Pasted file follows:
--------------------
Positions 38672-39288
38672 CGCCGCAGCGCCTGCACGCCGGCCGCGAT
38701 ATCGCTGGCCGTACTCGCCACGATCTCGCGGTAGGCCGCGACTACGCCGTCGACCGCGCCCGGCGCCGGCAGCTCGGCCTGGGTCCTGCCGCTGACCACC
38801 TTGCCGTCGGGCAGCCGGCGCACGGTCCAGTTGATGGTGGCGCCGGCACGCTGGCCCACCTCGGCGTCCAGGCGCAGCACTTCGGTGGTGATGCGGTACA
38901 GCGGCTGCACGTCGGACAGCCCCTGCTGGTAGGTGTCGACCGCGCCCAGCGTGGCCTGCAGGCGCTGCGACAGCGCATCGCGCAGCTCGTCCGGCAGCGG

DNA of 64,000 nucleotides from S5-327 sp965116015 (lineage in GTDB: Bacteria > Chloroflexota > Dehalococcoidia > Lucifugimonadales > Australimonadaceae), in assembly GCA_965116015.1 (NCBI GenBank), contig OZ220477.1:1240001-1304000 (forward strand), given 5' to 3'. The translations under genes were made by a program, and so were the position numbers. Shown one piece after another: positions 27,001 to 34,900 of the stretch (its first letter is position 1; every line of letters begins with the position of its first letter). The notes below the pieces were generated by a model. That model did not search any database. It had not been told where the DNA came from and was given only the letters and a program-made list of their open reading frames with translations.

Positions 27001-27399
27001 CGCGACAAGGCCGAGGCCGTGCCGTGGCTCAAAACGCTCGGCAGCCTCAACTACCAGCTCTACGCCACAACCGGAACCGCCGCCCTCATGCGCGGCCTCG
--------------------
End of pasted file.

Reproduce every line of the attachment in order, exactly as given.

Positions 38672-39288
38672 CGCCGCAGCGCCTGCACGCCGGCCGCGAT
38701 ATCGCTGGCCGTACTCGCCACGATCTCGCGGTAGGCCGCGACTACGCCGTCGACCGCGCCCGGCGCCGGCAGCTCGGCCTGGGTCCTGCCGCTGACCACC
38801 TTGCCGTCGGGCAGCCGGCGCACGGTCCAGTTGATGGTGGCGCCGGCACGCTGGCCCACCTCGGCGTCCAGGCGCAGCACTTCGGTGGTGATGCGGTACA
38901 GCGGCTGCACGTCGGACAGCCCCTGCTGGTAGGTGTCGACCGCGCCCAGCGTGGCCTGCAGGCGCTGCGACAGCGCATCGCGCAGCTCGTCCGGCAGCGG

DNA of 64,000 nucleotides from S5-327 sp965116015 (lineage in GTDB: Bacteria > Chloroflexota > Dehalococcoidia > Lucifugimonadales > Australimonadaceae), in assembly GCA_965116015.1 (NCBI GenBank), contig OZ220477.1:1240001-1304000 (forward strand), given 5' to 3'. The translations under genes were made by a program, and so were the position numbers. Shown one piece after another: positions 27,001 to 34,900 of the stretch (its first letter is position 1; every line of letters begins with the position of its first letter). The notes below the pieces were generated by a model. That model did not search any database. It had not been told where the DNA came from and was given only the letters and a program-made list of their open reading frames with translations.

Positions 27001-27399
27001 CGCGACAAGGCCGAGGCCGTGCCGTGGCTCAAAACGCTCGGCAGCCTCAACTACCAGCTCTACGCCACAACCGGAACCGCCGCCCTCATGCGCGGCCTCG